As I was saying last week, I went into this one with a serious issue with the van but my good friends at a garage in Matlock put it up on the ramp and discovered, as we suspected, that there was a split in an elbow on the pipework from intercooler to manifold. The Peugeot agents said this part wasn't available on its own, you had to buy the pipes either side as an assembly at £180. Now whether this was the correct part was open for conjecture – I had to have the engine changed a few years ago – but anyway all I wanted was a flexible elbow of about 54mm bore, so as I was too late to get an order in that day, I drove up to Mirfield the next morning and returned with a silicon hose of the correct shape and size – even with the mileage it was far cheaper.
But returning for a minute to Monday. I had popped in to Sheffield to look over the lots at an auction house we frequent. After e-bay it is our most prolific source of bits/tools etc., and there were half-a-dozen lots I wouldn't have minded, but part of the auction was another bankruptcy of a machining company (this one apparently tried with-holding payment to HMRC to tide them over a bad spell) and there was enough to attract dealers. But I drew up some maximum bid values, including a couple of ladder sets, which Steph looked over (she is a veteran of these auctions and far better at getting bargains than I am) and said 'you'll never get those ladders at those prices' but took the commission bids in on her way to meet some friends. Later that day I had the phone call to the effect that they were all I'd got!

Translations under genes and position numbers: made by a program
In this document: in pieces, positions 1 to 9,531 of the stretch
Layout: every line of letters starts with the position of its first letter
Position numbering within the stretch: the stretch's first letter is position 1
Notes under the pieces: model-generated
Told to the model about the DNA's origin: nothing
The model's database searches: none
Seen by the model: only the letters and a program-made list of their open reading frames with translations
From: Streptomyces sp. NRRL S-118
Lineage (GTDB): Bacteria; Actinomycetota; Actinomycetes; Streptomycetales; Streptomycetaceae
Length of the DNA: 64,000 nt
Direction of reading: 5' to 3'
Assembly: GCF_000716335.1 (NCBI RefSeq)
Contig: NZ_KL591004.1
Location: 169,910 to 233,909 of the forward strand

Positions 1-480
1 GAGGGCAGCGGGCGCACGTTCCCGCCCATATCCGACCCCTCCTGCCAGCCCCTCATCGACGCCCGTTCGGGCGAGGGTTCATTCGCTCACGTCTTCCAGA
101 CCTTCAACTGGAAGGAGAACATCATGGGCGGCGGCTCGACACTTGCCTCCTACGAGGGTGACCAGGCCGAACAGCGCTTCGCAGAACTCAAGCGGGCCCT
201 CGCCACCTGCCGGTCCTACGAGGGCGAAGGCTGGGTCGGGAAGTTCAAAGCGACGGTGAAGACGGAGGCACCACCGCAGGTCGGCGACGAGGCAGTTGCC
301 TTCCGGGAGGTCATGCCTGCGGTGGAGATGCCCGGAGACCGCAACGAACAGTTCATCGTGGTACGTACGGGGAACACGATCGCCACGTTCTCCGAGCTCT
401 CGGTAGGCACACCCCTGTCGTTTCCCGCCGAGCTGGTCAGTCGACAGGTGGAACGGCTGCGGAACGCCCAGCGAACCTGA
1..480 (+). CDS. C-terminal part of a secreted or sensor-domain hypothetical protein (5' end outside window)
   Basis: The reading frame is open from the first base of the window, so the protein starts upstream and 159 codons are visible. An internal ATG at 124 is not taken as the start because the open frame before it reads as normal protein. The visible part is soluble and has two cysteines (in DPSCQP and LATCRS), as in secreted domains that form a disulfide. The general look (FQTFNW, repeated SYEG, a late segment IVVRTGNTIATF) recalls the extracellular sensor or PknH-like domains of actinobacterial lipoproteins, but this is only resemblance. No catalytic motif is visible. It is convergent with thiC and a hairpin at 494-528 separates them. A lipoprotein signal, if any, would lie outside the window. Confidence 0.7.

One day this week, apart from finding a large dragonfly had died and lay on the red-painted floor (I'm being told to encapsulate it in resin, it is a magnificent thing to examine close up) I had a visit from a former Peak Rail volunteer whom we had given a tour around a year or more ago (before the roof went on). I was happy to oblige him again, this time adding the civility of making him a cup of tea into the bargain.
Andrew has been in South Wales for much of the week and having won a couple of sledgehammers on e-bay from a guy in Barry, brought them back with him. And that pretty much brings us around to Friday. As I have said before, my commercial work normally only features in this blog when either I cannot avoid it or when it has been out in the public domain, so I am not breaching any commercial confidences. However as the magazine 'Railways Illustrated' has seen fit to publish that I have had Brush's Bagnall 0-4-0DH 'George Toms' in (and I was a bit cheeky by letting part of it appear in a picture here a few weeks ago) I shall admit that on Friday it was heading north to Rowsley to return to Loughborough, and Charlie, which has been deputising, was coming back.
First thing Friday therefore, the crossover was operated and 'GT' came out to head north. But at Rowsley we were greeted by Allelys, who had arrived with a TRAMM.